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Poppin' Tags: 7 Secrets for Effective Thrift-Store Shopping

July 09, 2015

Poppin' Tags: 7 Secrets for Effective Thrift-Store Shopping

So, you like thrift shopping? Don’t worry what Christian Lander says over at Stuff White People Like. You’re a vintage junkie! Be loud and be proud!

I have a strategy that I follow when I get my daily thrift store fix.  Some may say that I carry my thought process too far for a simple trip to the local Goodwill, but these points have proven successful for me. In fact, I am part of a 10-year-old business that is based completely on the art of the second-hand purchase.

Here are my 7 secrets for a successful trip to the thrift store:

  • Be regular. My mom has a t-shirt that says, “I pooped today.” My dad got it for her at (where else?) Goodwill. Isn’t he a peach? Everyone likes to be “regular” and being a regular thrift shop visitor is one of the most effective ways to guarantee that you score the good stuff. The inventory at any decent second-hand shop is constantly changing. The best items can be gone within a few hours, or sometimes even minutes, from the time they hit the sales floor. If you aren’t there frequently to check out what is new, you can bet that someone else will be.
  • Time your visits right. Try going to your local store at different times throughout the day. Learn their patterns. Many stores have set times during the day when they bring out new inventory. At some stores you can find frequent shoppers hovering around an empty space in the floor where they know a new cart of old stuff is about to be parked. I feel like this practice is a bit excessive, but I have grabbed some great items by simply being in the right place at the right time.

New items arrive near the back of the store

  • Always grab a shopping cart. You don’t think you’ll be buying much today? The day you fail to grab a cart is the day you score big (or miss out on something great because your hands were already full). There are days where I leave with an empty cart, but I would rather be prepared than miss out on the find of the day.

Grab a shopping cart!

  • Check the sales for the day. Our local thrift store usually selects a different category of items to place on sale every day. Color coded tags show what items are in that category and are therefore on sale. This is a good way for stores to move out “dead” inventory that has been sitting around for too long. It is also a good way for you to pick up those items that were initially priced too high. I try to keep a mental note of items that I would like to purchase but were tagged by overzealous employees. I wait for that category of items to go on sale, and then I purchase them at a discounted price.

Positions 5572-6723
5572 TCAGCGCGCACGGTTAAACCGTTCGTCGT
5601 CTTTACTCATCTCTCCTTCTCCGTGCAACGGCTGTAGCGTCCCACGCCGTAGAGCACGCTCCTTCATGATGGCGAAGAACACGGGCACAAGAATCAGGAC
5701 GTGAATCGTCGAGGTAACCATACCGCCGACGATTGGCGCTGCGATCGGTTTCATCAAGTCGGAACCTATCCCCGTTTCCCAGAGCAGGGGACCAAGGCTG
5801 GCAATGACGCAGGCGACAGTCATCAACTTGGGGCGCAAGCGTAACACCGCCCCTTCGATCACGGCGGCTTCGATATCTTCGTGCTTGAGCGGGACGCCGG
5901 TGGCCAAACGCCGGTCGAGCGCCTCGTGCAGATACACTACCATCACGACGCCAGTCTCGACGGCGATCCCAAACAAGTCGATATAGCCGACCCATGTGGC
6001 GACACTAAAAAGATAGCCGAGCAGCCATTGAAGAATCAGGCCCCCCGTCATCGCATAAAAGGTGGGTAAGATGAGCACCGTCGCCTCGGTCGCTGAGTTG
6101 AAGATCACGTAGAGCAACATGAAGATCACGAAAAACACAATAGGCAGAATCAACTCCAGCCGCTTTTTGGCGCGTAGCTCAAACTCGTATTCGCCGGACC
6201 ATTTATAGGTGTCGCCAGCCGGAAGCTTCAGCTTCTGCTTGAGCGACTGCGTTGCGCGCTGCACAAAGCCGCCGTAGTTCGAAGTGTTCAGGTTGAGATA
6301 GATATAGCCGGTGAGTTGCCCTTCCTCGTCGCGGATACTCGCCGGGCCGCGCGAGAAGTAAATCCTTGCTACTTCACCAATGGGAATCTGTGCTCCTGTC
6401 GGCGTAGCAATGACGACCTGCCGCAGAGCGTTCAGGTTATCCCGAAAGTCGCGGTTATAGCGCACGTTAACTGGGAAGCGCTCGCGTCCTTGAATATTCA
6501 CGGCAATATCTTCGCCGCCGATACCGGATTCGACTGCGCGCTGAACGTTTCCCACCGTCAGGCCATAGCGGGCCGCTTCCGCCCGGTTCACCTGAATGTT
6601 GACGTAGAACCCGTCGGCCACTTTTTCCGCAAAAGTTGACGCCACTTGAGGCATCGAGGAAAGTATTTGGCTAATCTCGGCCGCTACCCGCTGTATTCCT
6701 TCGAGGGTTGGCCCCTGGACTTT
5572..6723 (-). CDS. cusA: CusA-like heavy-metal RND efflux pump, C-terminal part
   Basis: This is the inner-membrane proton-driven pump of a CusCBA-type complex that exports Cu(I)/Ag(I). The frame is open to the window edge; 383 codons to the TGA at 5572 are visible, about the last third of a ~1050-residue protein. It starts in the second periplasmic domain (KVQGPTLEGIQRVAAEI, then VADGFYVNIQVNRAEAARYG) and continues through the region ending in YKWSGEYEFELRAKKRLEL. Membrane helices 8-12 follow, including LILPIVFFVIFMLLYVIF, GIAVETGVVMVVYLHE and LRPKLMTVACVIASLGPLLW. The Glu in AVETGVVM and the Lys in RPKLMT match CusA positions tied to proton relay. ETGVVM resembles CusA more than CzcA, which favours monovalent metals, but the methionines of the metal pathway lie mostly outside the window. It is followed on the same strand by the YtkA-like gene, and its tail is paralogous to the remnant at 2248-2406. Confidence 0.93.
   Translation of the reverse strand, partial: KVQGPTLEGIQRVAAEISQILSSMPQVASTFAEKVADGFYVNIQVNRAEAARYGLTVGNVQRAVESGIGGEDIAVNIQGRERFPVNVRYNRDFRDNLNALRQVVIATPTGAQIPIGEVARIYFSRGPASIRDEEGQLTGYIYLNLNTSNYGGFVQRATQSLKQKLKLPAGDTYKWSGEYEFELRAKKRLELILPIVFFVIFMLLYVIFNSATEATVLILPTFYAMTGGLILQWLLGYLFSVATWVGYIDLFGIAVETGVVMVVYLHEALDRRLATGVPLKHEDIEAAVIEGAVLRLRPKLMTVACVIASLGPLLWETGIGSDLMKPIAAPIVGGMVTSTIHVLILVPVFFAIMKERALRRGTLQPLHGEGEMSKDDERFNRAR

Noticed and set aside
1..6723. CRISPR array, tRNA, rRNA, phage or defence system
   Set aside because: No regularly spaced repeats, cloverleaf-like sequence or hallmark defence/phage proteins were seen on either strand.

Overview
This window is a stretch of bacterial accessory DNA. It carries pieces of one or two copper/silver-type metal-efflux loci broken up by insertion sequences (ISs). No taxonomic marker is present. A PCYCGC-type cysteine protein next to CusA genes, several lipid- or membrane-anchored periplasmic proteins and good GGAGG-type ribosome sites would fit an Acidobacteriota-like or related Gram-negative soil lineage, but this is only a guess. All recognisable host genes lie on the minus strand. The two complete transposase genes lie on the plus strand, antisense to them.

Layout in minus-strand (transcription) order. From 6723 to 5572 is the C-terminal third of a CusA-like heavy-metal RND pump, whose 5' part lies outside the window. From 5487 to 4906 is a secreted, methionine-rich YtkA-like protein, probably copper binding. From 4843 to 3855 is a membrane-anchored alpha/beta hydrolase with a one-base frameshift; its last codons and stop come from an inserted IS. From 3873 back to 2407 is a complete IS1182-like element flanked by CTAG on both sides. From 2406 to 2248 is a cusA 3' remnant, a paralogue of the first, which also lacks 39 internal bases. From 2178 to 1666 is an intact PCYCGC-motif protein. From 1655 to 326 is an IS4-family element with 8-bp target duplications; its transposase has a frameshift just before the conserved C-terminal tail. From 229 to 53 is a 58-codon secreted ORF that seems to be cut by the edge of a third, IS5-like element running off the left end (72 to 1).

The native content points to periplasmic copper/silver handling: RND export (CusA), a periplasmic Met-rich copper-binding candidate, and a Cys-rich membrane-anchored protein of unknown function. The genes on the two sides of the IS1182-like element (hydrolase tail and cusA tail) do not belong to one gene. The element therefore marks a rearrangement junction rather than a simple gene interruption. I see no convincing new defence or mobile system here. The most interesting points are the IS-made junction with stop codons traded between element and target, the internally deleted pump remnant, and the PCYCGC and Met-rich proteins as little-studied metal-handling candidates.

Check the sale signs!

  • Establish a pattern within the store. I follow a mental map through our local store during my daily visits. My first stop is always the new item carts, which is in the back of the store. I always scan the store as I am traveling in that direction. My eyes always linger over the counter showcases where those items perceived as “more valuable” are placed. When the new carts and the showcases have been thoroughly examined (and possibly picked clean) I continue on my planned path. I head to the areas where I know there is more likely to be something good to grab, and then head to the areas where some digging is required. On a slow day, I can be in and out of the store in 5 or 10 minutes. On a good day, my trip is long and my cart is full.

Map your path

  • Grab it first, think about it later. Having done this for quite some time, I am usually able to spot a good buy pretty quickly. There are particular types of items that I will always buy if their condition is favorable. There are still moments of speculation and wonder, but I always grab the item first so that my thought process is not in vain. I recently witnessed a fight between two grown women over a Michael Kors purse that each claimed to have “seen it first”. It was despicable, but that is beside the point. The key to making sure you don’t miss out on a great item is grabbing it at first sight and placing it in your cart. In the age of the smartphone, you can do some research right there in the store. If you determine that the item isn’t worth your time and effort, you can always put it back on the shelf. You won’t get the chance to pick it up once it is in someone else's cart.

Grab and go.

  • Build relationships. Thrift store employees take a lot of crap from certain types of patrons. Unfortunately, some people just aren’t very pleasant. Don’t be one of those people. Get to know the employees at your local store. Learn their names, and use them when you tell them hello. Pay attention to what is going on in their lives and express interest. If you catch wind of their birthday, stick it in your phone calendar and bring them a small gift. As a regular shopper, this type of behavior (i.e. being nice) can benefit you as a shopper, but don’t do it for that reason. Do it simply because it is the right thing to do. Don’t expect special treatment and definitely don’t ask for it. You will be one of their favorite customers, and I guarantee that it will be rewarding one way or another.

Thank you for shopping

Tip overdose? Just take baby steps! Pick your favorite tip and implement it on your next thrifting adventure. Add a new tip each trip and, before you know it, you’ll be a thrift-shopping pro.  

For your enjoyment, here is my favorite musical group singing about their trip to the Thrift Shop. If you haven't checked out Pentatonix, do it now! 








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